Q. Can you distinguish when a single quotation mark is used versus a double quotation mark? I’m not referring to quotes within quotes, but about the use of single quotation marks closer to linguistic uses. I see both single and double quotation marks in instances seemingly for special meaning but not limited to linguistics. (That also seemingly will drive whether a comma is placed inside or outside the closing single quotation mark.)

Q. When quoting statutory material, is it appropriate to substitute ellipses points in for semicolons that end the “line” of a statutory clause? For instance, suppose a statutory clause reads “(i) Procedures involving animals will avoid or minimize discomfort, distress, and pain to the animals;”, and this is the end of the line (that is, the next line starts with “(ii)”). In this situation, if one quotes the line itself, should one end it with a period, ellipses points, or maybe even a bracketed period?

Q. The following is a two-part quotation mark question: Is a quotation nested within a separate quotation of double quotes recognized by an additional set of double quotes? Or is the quotation in question enclosed by single quotes? If my question hasn’t confused you, perhaps my example will. The court transcript detailed Jack’s recollection of that fateful day. Jack took the stand and began his testimony. “Your honor, I distinctly remember Jill saying to me, “Jack, I will never climb that hill. Furthermore, what good is a pail of water?”” Please advise.

Q. In paragraph 13.7, in the section on permissible changes to quotations, CMOS says, “Obvious typographic errors may be corrected silently (without comment or sic) unless the passage quoted is from an older work or a manuscript source where idiosyncrasies of spelling are generally preserved.” Earlier in the passage, CMOS states that direct quotes must reproduce exactly not only the wording but the spelling, capitalization, and internal punctuation of the original. It does not mention italicizing. When I’ve edited quotes or extracts from older texts, I’ve, as a rule, reproduced pretty much “everything” as it is in the older text. I am editing a book now with numerous quotes from seventeenth-century books or letters, referencing ships. Before launching forth, thought I would double check. Seems ship names were not italicized back then. My thought is to leave as they are in the original—as roman. That is, do not italicize ship names in the quotes or extracts. Would this be correct?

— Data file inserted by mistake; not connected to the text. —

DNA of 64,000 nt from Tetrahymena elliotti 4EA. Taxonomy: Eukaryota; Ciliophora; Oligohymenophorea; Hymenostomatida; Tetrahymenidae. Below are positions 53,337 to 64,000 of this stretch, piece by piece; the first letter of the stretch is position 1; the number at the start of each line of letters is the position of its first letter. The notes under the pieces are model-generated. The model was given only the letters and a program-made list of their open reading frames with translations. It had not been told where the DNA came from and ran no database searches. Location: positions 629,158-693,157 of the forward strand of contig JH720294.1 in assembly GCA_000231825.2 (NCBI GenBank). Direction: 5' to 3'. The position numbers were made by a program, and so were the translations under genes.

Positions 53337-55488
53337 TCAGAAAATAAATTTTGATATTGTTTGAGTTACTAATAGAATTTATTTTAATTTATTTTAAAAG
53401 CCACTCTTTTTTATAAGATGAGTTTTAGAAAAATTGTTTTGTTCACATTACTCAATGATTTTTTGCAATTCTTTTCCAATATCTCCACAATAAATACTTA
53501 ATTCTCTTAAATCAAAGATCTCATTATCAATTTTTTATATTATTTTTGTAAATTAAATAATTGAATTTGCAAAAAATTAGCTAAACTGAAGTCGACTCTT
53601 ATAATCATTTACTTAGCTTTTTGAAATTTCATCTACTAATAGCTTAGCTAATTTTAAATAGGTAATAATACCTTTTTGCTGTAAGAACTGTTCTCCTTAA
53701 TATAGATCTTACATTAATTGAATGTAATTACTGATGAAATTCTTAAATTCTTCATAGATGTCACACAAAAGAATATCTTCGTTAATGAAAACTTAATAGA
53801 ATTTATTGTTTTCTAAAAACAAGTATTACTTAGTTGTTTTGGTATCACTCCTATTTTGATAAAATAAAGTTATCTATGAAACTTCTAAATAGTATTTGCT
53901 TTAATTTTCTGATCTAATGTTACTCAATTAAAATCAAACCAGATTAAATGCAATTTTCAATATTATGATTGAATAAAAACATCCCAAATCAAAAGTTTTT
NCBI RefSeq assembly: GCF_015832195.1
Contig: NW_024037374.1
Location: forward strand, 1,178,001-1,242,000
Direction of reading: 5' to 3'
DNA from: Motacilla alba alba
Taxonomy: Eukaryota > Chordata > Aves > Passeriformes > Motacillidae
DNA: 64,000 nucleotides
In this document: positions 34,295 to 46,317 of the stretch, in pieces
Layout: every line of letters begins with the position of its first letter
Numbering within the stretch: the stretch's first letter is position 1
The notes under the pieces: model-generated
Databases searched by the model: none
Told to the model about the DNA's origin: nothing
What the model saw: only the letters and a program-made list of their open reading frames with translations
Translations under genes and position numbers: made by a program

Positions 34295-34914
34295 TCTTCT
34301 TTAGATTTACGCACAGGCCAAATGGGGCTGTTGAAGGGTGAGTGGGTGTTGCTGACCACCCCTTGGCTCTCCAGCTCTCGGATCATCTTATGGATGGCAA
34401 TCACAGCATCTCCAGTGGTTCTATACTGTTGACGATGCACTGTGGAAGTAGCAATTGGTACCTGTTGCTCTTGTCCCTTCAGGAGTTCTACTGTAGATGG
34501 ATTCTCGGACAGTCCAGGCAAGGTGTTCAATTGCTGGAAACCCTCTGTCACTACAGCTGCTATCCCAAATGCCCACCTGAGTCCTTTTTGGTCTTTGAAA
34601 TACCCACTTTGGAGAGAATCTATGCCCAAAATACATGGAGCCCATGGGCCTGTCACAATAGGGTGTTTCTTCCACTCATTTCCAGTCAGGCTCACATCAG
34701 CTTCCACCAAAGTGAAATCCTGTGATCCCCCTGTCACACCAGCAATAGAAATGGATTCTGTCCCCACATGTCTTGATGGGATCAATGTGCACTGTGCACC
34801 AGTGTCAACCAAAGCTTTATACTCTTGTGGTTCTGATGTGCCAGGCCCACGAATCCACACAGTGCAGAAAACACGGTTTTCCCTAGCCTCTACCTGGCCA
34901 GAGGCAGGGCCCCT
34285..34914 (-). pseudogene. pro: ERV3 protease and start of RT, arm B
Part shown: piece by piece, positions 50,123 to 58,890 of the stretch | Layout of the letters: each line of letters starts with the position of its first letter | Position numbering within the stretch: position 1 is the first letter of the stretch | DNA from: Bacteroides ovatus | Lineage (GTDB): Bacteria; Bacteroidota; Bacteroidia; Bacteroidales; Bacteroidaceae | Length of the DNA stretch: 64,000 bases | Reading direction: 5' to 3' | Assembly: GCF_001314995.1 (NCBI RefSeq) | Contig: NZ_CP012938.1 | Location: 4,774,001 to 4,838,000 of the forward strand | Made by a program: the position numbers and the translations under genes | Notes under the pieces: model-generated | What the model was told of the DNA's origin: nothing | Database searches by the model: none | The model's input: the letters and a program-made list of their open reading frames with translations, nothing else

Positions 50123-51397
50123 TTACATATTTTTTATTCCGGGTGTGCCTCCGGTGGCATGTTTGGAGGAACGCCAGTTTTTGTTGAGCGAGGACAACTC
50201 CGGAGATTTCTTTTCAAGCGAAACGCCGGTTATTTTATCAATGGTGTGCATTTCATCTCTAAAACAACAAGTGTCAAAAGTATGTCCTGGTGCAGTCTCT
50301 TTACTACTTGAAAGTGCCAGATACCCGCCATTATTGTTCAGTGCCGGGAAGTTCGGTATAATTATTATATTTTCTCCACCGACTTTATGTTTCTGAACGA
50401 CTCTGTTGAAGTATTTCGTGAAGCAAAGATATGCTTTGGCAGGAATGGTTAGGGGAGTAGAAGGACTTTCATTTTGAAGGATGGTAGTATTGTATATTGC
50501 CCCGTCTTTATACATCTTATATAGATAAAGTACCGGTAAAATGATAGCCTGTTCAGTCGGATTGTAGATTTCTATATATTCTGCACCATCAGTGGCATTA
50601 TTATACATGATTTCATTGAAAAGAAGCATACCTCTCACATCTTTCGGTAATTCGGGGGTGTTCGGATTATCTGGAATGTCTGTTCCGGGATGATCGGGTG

Q. Apparently Americans enclose periods commas inside quotation marks, but do the British do it that way too???

Q. I am currently editing a lengthy manuscript made up almost entirely of quotations made by a dead person to a living person. The living person is what is known as a “channeler.” Since the living person is quoting what the dead person tells her, how do I handle the quotes? The dead person is of such stature that giving the quotes to the living person does not seem right. Any help you can give me is much appreciated.

Q. I am working on a book about writing. May I quote briefly from the published work of other writers, with full attribution? By “briefly,” I mean no more than two sentences. Thank you.

Q. In quoting historical letters or correspondence, what is the current accepted practice as far as leaving mistakes or clarifying mistakes for modern readers? Is it dependent on the work?

Q. Dear CMOS, I’m proofreading a reissue of a children’s mystery novel. The following appears in the original edition: “I said don’t move.” Is this styled and punctuated correctly? I feel I should recast it to “I said, ‘Don’t move.’ ” But something about the brevity of the command “don’t move” makes me waver and want to leave it as is (or find another punctuation style), treating the line as one might treat “I said no.” I can’t seem to wrap my head around this. Help! Many thanks.

Q. We do a lot of excerpts from articles and books at my job. But folks here are unhappy because they cannot distinguish between ellipses that existed in the originals and ones that we have inserted to indicate missing material. I can find no mention of how to deal with this quandary in The Chicago Manual of Style. Please help—many reprints lie ahead!